Just to the south opposite 1st Street, in 1903, the San Monte Fruit Company erected a truly massive packing house, vinegar factory, and cannery just south of 1st Street. As with its neighbours, a spur track ran, this time northbound, directly beside all three structures, allowing it to cater to all of the company's products. A continuous platform ran beside the tracks between all three structures. In the 1910s, San Monte downsized and its two southern warehouses were taken over by Jones Bros. Company, which ran a vinegar factory and used the warehouse for filtering and shipping, and the Pajaro Packing Company, which ran a cannery in the warehouse.

Simpson & Hack fruit packing plant with a boxcar parked beside it, c. 1905. (Adi Zehner)
Patrons along Walker Street between Beach Road
and 2nd Street, 1920 (UCSC Digital Collections)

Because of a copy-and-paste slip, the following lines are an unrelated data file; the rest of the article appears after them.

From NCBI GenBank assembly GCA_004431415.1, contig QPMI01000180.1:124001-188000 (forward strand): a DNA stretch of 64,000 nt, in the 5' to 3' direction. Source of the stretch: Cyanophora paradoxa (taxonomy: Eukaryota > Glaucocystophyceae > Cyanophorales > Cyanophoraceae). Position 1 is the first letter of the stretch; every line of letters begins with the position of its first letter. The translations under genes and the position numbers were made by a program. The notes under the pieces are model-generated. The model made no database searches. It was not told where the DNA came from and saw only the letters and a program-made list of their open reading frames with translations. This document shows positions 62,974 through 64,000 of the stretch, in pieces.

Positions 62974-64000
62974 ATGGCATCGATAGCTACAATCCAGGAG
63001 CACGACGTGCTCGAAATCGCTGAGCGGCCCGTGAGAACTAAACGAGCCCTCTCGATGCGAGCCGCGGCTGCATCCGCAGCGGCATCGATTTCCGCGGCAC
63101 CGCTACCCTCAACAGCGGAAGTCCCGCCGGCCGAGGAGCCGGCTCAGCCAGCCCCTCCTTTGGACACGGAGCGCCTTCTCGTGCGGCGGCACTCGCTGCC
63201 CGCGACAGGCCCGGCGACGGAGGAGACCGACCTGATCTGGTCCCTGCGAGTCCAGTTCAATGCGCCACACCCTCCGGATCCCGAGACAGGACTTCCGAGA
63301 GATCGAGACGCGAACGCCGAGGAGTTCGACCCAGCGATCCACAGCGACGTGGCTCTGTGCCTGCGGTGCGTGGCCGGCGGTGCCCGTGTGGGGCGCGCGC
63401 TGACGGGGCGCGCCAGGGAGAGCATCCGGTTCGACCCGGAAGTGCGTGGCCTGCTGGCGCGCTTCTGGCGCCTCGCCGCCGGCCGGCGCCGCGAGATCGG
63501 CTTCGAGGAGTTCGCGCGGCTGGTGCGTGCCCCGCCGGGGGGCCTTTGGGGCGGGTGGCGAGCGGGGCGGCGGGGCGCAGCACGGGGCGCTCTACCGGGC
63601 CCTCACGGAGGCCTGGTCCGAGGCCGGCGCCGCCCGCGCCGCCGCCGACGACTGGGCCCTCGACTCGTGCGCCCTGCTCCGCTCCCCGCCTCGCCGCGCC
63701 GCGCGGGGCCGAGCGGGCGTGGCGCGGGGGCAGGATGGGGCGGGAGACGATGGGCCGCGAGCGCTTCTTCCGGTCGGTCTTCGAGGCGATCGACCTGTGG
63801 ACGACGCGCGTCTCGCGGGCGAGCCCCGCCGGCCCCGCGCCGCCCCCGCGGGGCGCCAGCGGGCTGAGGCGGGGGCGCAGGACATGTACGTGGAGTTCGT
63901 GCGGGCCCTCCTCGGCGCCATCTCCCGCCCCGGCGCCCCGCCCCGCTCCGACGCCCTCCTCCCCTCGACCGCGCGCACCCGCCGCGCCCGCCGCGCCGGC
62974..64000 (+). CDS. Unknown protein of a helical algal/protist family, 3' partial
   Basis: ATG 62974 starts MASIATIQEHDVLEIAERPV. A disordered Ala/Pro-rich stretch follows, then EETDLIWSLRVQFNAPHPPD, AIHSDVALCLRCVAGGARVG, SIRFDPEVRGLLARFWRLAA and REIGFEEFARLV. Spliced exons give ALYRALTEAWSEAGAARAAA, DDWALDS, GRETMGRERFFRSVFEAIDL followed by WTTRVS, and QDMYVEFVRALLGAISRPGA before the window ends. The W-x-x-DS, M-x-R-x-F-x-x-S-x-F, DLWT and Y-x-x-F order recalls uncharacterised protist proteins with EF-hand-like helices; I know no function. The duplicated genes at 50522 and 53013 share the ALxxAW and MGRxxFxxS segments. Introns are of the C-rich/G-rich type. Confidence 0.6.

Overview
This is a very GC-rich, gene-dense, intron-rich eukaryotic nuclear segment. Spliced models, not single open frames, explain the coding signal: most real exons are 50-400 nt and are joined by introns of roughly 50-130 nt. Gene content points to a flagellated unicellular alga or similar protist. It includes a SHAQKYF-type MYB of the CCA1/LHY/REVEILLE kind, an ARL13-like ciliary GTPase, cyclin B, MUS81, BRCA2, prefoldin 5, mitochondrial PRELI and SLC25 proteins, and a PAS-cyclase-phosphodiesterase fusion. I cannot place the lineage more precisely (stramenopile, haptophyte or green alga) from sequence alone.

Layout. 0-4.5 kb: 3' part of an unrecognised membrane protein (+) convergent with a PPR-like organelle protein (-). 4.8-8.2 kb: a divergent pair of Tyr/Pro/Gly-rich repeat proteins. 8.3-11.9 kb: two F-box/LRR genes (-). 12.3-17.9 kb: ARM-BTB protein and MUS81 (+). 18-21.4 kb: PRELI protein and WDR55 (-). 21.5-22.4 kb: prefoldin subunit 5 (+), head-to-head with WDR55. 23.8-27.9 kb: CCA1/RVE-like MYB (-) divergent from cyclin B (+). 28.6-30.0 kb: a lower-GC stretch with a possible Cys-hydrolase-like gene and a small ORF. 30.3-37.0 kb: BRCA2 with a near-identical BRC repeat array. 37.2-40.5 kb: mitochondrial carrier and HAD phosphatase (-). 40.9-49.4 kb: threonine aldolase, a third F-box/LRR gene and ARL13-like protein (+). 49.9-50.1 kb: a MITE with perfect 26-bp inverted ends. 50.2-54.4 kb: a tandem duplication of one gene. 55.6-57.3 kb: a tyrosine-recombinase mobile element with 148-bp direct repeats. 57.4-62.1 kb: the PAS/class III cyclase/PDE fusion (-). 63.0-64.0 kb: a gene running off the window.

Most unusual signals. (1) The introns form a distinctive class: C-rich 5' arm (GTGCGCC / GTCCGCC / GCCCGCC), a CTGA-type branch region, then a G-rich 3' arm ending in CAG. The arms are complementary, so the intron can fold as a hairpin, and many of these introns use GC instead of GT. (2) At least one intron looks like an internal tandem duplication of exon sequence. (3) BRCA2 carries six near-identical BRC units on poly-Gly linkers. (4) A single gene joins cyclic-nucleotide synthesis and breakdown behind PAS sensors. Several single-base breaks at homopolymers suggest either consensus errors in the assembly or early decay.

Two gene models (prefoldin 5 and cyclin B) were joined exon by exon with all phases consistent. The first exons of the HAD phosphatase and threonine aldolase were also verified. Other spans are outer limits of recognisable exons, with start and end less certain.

By 1904, the number of fruit packing warehouses along Walker Street exploded. Between 2nd and Beach Road, Charles Ford Company set up a fruit packing plant and warehouse alongside the road with additional facilities that stretched over four parcels and to Locust Street behind it. By 1908, a spur track ran directly beside this warehouse with a platform built to help in loading products. Further south along the road, Simpson & Hack maintained a relatively large fruit packing structure from 1903, although it had no other facilities on the site. In 1908, a long south-bound spur was built to the renamed Frank Simpson Fruit Company fruit packing plant. This was taken over by an unnamed Japanese fruit packing company around 1910. Before 1920, all of the former patrons in this area changed. The Ford company was taken over by Rilovich & Sresovich Company and Resetar Bros., which both operated fruit packing and drying facilities in the former Ford structures. To the south, Copriviza & Gera built a new fruit packing plant, while north of the Ford property, the Zar Brothers, M.L. Kalich & Company, and Loma Fruit Company all erected warehouses beside two northern-oriented spurs.